A concept that I’m asked about quite frequently is using strength training to improve posture. As Eric discusses in our Building the Efficient Athlete DV D series, the law of repetitive motion definitely comes into play. Of course we need to address posture via behavior modification, but strength training gives us a great return of investment as well.
In its simplest format, we can use strength training to counteract what goes on with us the other 23 hours of the day; but, the key is in proper exercise selection. If your “corrective exercises’ consist of bicep curls and bench presses, you’re not going to see much return on your investment. However, if you use better exercise selection including exercises like front squats, Zercher squats, face pulls, etc., you can use strength training as a viable means to correct posture.
Another question that’s always brought up is, “When can I go back to regular training?” The answer? Maybe never! This doesn’t mean you can’t include your favorite exercises, but maybe you need to decrease the focus on them, or only include them at certain points in your yearly plan. Here’s an example using the bench press.
We know that people like to bench press, especially powerlifters as it’s one of their competitive events. With the focus on bigger and better gear, many have shifted to twice weekly training for the bench press: a raw, full range of motion day, and a heavy lockout day. This can be extremely hard on the shoulders, especially as it reinforces rhomboid dominance around the scapulae. So what do we do here? Forget about training the lockout?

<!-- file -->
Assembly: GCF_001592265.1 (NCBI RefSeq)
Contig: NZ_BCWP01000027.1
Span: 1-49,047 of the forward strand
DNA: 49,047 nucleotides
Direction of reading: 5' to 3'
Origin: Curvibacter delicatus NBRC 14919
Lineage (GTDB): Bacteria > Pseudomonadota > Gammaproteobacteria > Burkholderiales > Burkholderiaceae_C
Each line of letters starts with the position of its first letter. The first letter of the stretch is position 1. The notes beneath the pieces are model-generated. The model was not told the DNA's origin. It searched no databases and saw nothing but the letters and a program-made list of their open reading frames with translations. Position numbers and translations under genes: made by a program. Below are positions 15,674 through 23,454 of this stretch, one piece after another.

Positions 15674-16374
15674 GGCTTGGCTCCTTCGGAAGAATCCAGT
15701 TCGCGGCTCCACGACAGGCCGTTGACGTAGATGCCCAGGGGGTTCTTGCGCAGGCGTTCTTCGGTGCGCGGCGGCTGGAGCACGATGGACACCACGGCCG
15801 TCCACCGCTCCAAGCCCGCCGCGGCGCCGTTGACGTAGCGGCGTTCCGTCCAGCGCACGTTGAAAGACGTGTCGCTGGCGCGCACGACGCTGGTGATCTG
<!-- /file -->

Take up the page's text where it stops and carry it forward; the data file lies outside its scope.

Instead, what you could do is perform “bench” training twice per week – one day still being a true bench press day, the other focusing on closed-chain, weighted push-up variations. This will still overload the triceps, while allowing us greater activation and strengthening of the serratus and rotator cuff. Do this for 3-4 months, and then take the last 2-3 months of training to focus on the lockout. After the meet, return to the push-up variations.
Better exercise selection reinforces better postures while lifting, but it also allows for better posture outside of lifting as well. In essence, when you have optimal alignment and strength train appropriately, the strength training further “cements” that ideal posture. You see the opposite as well; when someone has flawed posture, every lift they perform will be compensated for in some form or fashion, further cementing and reinforcing their flawed posture and movement.